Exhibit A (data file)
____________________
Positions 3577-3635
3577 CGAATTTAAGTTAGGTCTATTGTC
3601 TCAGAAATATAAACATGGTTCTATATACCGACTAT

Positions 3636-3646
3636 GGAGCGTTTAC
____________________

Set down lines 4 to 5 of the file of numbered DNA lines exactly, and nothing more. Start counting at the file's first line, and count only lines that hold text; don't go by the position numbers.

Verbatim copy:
Positions 3636-3646
3636 GGAGCGTTTAC